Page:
Purveyor of Bollocks to the Crowned Heads of Europe
Wednesday, 8 October 2014
Baby's first dagger
eBay have just told me that I am not allowed to sell this little, antique, miniature knife, because it contravenes their Safety policies. The blade is two inches long.
I thought I might have trouble with them, because a few years ago, I tried to sell a set of very blunt, antique, French fruit knives which they also took down.
I argued with them, and they eventually relented and put them back up again, along with an apology for wasting my time.
Then a different department took them down again on the grounds that the bone handles may have come from an endangered species. I pointed out that a cutler working with household items in 1890s Paris was hardly likely to seek out Tiger bone when all those cattle were being slaughtered and rendered down on a daily basis, so they asked for proof. There was not enough profit in the fruit knives to justify sending them off for scientific analysis, so I just gave up and shut up.
They have - quite rightly - a very strict policy on the sale of ivory, and since I have heard that an Elephant gets killed by a poacher every fifteen minutes, I totally agree with this policy. What I don't agree with, however, is that there is a lop-hole in it which allows the sale of ivory items over a certain age. If you allow the sale of these items on eBay, then you continue to feed the demand for ivory and Elephants will continue to die needlessly.
Years ago, I placed an obviously antique ivory item on eBay (I would not do this now) and they took it down saying that unless they received written confirmation from an antique dealer to say that this item was over a certain age, they would not allow its sale.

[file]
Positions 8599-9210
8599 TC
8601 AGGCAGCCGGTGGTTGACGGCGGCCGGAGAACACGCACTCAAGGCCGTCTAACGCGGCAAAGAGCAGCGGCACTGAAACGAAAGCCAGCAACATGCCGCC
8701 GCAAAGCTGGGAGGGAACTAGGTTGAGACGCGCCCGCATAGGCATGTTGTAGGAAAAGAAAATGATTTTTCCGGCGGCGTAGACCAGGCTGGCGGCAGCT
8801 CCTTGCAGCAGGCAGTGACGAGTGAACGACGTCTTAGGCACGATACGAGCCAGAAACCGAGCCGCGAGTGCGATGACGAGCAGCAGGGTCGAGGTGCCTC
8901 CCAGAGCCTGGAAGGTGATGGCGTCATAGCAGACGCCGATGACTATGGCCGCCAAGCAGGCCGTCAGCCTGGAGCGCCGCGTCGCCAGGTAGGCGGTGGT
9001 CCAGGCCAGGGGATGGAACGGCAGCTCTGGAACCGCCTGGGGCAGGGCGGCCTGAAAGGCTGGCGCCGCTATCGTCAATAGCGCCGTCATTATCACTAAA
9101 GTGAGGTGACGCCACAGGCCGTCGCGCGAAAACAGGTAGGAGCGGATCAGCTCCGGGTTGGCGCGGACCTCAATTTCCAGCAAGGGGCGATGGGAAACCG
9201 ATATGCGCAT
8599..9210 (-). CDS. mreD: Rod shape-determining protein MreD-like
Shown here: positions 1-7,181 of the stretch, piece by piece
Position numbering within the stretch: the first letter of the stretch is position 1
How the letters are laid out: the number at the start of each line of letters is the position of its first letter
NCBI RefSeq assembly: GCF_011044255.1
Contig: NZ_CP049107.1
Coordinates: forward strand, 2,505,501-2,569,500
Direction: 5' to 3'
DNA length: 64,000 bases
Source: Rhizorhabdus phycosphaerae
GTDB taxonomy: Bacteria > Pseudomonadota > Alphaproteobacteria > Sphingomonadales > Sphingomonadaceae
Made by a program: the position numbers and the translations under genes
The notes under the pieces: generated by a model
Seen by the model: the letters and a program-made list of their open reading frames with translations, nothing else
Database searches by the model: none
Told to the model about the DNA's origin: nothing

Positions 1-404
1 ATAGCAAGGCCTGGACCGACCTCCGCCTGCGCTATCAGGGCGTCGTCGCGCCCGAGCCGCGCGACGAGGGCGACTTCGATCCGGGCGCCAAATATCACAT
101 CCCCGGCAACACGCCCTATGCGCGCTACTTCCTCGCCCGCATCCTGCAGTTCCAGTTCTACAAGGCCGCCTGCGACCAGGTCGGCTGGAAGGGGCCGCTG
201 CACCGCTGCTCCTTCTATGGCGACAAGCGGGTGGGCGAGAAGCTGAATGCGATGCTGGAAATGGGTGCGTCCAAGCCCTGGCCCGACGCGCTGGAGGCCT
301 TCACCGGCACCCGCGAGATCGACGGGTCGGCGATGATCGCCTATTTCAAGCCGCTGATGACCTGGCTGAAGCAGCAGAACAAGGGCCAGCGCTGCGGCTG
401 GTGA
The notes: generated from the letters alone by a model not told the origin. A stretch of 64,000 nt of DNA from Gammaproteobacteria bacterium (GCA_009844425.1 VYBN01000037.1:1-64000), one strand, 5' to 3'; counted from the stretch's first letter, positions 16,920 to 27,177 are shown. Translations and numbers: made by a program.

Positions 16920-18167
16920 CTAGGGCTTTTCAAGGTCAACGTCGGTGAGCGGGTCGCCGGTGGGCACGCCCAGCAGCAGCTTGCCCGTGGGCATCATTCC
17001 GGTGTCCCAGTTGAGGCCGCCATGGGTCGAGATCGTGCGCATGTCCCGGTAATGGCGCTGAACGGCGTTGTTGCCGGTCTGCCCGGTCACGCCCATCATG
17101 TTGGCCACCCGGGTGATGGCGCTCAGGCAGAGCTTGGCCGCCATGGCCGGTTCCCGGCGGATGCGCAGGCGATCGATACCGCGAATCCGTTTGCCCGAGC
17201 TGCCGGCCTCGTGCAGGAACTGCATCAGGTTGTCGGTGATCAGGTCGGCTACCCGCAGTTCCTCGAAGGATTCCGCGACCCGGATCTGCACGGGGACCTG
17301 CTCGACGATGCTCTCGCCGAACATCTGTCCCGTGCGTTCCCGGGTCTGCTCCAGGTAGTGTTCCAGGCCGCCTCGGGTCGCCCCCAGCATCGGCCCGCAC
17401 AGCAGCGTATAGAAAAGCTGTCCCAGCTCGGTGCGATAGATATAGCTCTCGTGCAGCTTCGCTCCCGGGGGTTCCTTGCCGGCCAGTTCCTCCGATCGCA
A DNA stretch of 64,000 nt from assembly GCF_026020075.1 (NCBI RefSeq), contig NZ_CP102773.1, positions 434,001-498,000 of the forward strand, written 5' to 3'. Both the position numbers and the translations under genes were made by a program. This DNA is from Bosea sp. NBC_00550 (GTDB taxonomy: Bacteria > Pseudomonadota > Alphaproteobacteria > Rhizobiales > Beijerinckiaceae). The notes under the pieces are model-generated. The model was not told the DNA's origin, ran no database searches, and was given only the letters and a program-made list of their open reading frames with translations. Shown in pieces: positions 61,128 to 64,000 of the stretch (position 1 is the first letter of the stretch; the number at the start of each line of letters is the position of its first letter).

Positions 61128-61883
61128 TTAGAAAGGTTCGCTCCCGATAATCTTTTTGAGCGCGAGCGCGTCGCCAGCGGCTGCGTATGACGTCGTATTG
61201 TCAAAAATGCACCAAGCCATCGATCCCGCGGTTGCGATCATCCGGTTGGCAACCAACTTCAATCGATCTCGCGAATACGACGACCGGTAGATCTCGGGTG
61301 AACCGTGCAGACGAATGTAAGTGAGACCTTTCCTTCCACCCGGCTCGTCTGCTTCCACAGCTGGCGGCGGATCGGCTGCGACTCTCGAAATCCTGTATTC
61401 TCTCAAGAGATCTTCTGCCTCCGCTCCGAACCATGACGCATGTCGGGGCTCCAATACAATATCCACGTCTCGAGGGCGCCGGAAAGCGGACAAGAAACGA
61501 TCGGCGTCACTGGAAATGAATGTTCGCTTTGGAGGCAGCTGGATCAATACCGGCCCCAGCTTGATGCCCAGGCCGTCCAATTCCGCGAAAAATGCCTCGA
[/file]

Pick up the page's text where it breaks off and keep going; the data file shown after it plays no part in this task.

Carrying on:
So I wrote to them saying I was an antique dealer, and this could be proved by the simple fact that they had forced me to become a 'business seller', and that I could confirm that this item was indeed over 100 years old. They wouldn't have it.
Lots of modern ivory objects are sold on eBay right now, and the code-name for 'ivory' (the very word triggers alarm bells set off by sniffer software if used) is 'ox bone'. I wrote to someone selling an 'ox bone' item once and asked if this was what 'the stuff which cannot be named' is called on eBay. He simply replied, 'Yes'.
On another occasion, I was selling a cattle-bone item of great age, and a stupid Chinaman asked the question, "Is this item ivory?" It was automatically removed from eBay within minutes and I was warned that I would be barred for life if ever I tried to sell ivory again. I hate that Chinaman for being so stupid.
I have just sold this 18th century, Scottish Snuff Mull (the Scots loved to put snuff in animal horns, for some reason) to a Spaniard in Madrid, and I am amazed that I got away with it. I was expecting eBay to accuse me of killing endangered Highland creatures for the whole seven days, but their software didn't seem to pick up on it.
The Spaniard din't pay for it for almost a week, so I began to worry that he had caught Ebola and never would. He paid last night, so I know that - for the time being - he is alive and well.